Magazine article UN Chronicle

FAO Warns of African Food Shortages

Magazine article UN Chronicle

FAO Warns of African Food Shortages

Article excerpt

Fifteen African countries faced exceptional food shortages. Several Sahelian countries were experiencing food supply problems following poor harvests in late 1990, FAO reported. Drought and civil strife in a number of nations also caused serious situations.

The Executive Board of the International Fund for Agricultural Development (IFAD), acting on what it predicted would be a serious shortfall in food production due to drought and a worsening of existing widespread poverty in rural areas, endorsed on 24 January the second phase of its Special Programme for Sub-Saharan Africa. The first phase, which raised some $300 million for 26 projects in 20 of Africa's poorest countries, was initiated in 1986 following two years of devastating drought.

Screwworm eradication

Another threat to Africa's food supply, particularly in North Africa, is the "New World" screwworm fly, a parasitic insect which feeds on the living flesh of warm-blooded animals. Representatives from 48 donor countries and international organizations on 12 February pledged some $15 million at the second Pledging Conference on Screwworm Eradication in North Africa, sponsored by IFAD and FAO.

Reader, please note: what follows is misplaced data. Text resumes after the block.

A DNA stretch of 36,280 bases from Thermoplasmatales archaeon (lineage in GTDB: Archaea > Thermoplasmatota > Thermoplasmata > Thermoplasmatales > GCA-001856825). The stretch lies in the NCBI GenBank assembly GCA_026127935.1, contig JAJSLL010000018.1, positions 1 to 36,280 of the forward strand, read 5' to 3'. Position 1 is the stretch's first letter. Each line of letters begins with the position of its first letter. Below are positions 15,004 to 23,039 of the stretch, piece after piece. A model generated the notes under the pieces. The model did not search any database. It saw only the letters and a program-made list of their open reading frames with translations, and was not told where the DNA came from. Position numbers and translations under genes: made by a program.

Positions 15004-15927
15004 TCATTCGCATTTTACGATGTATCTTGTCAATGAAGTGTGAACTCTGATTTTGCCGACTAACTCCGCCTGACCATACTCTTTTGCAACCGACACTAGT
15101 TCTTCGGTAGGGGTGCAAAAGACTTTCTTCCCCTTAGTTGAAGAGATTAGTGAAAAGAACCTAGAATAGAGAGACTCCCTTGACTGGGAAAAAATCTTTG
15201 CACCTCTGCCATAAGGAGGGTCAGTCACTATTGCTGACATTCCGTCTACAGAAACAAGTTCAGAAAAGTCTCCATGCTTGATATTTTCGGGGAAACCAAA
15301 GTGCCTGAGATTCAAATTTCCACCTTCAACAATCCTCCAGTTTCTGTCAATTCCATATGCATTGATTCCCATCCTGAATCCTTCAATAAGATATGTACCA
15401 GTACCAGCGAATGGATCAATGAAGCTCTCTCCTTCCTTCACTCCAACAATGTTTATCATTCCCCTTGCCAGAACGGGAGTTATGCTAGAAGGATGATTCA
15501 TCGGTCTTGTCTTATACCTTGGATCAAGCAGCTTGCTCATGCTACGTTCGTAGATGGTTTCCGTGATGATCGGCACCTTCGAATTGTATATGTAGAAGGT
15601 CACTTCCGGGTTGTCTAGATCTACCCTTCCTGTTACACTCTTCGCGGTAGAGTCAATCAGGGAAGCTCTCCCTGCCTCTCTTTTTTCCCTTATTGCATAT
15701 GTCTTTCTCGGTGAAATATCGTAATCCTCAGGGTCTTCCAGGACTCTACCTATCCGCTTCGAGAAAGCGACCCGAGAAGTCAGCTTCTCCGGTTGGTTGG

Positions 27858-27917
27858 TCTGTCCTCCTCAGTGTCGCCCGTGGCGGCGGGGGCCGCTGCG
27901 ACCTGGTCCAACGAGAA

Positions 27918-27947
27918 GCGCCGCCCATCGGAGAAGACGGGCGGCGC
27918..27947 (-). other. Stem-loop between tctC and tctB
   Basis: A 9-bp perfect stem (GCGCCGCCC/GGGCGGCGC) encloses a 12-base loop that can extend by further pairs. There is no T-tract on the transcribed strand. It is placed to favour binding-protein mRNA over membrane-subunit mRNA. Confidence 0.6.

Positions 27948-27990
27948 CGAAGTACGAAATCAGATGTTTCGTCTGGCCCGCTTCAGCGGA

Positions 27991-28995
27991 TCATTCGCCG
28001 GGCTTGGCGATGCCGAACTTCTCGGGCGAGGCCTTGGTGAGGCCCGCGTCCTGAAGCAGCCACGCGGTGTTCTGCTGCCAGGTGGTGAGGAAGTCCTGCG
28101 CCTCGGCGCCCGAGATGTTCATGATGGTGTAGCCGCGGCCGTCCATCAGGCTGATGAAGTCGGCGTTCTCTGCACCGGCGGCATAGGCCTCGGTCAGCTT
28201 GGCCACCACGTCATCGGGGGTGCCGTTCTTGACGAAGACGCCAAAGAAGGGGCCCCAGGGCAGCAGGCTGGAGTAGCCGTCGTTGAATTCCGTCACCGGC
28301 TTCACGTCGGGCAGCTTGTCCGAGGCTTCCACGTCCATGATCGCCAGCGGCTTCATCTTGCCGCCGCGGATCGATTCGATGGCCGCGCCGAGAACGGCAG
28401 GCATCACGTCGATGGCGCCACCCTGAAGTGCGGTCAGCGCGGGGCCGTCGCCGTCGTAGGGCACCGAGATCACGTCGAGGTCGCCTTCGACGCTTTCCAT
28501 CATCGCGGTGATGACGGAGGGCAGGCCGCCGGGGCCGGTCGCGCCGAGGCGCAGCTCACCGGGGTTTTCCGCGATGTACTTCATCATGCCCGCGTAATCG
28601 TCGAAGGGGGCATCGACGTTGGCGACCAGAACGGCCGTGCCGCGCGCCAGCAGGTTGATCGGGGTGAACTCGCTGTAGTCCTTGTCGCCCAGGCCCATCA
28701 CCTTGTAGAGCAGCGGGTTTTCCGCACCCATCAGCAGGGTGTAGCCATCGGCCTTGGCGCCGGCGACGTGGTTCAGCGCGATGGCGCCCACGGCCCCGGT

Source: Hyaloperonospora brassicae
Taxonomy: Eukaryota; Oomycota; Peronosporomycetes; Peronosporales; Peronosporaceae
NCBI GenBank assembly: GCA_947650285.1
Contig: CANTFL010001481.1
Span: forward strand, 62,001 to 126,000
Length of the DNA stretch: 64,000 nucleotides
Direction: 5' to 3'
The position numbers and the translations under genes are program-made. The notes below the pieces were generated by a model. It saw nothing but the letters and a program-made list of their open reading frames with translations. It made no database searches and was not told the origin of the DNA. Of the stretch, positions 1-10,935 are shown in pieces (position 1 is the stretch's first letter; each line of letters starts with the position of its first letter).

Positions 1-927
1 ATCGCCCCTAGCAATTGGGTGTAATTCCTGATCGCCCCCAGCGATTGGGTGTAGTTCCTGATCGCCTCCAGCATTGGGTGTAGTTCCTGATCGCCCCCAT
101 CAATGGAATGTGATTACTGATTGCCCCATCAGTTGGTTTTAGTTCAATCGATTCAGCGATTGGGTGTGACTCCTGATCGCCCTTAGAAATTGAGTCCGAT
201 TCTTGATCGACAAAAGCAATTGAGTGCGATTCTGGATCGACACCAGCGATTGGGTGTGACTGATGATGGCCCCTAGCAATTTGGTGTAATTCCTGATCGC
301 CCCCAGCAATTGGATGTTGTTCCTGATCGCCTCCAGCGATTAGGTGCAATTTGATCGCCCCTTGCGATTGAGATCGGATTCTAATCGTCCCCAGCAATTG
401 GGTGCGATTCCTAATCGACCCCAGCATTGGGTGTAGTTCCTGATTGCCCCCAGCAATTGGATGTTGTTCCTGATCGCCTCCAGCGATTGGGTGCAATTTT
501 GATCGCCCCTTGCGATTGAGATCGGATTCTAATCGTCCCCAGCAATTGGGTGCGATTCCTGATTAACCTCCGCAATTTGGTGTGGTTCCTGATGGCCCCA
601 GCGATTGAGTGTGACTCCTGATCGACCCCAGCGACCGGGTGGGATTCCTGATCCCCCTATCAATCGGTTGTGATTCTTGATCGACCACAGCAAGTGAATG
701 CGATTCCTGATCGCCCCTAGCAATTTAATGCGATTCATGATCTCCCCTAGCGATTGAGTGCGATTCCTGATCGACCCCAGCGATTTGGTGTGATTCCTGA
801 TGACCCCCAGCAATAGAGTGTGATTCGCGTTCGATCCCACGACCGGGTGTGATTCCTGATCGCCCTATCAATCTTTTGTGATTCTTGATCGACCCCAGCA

The funds will support the IFAD-initiated and funded pilot project, co-financed by the African Development Bank, the UN Development Programme and FAO, in releasing sterile insects in the North African environment as a means of breaking the life cycle of the screwworm fly.

The programme operates out of the Rome-based Screwworm Emergency Centre for North Africa, set up in June 1990 at FAO Headquarters. At the first Pledging Conference in July 1990, $31 million was pledged and Libya, the most seriously affected country, later pledged $27 million.

Africa's economy:

Marginal improvement

in 1990

Under-Secretary-General Adebayo Adedeji, Executive Secretary of the UN Economic Commission for Africa (ECA), in January stated that economic restructuring and perseverance with policy reforms and adjustment efforts had led to only marginal improvement in Africa's economy in 1990.

He reported that per capita growth rates had remained negative, "as population pressure continued unabated while the growing scourge of inflation and unemployment, and the dehumanizing shortage of the most basic of essentials and necessities of life persisted".

Special relief programmes and "far-reaching measures" were needed, especially in the areas of commodities, debt and resource flows.

The General Assembly Ad Hoc Committee of the Whole in September will review and appraise the Programme of Action for African Economic Recovery and Development (1986-1990), adopted at the Assembly's special session in May 1986. …

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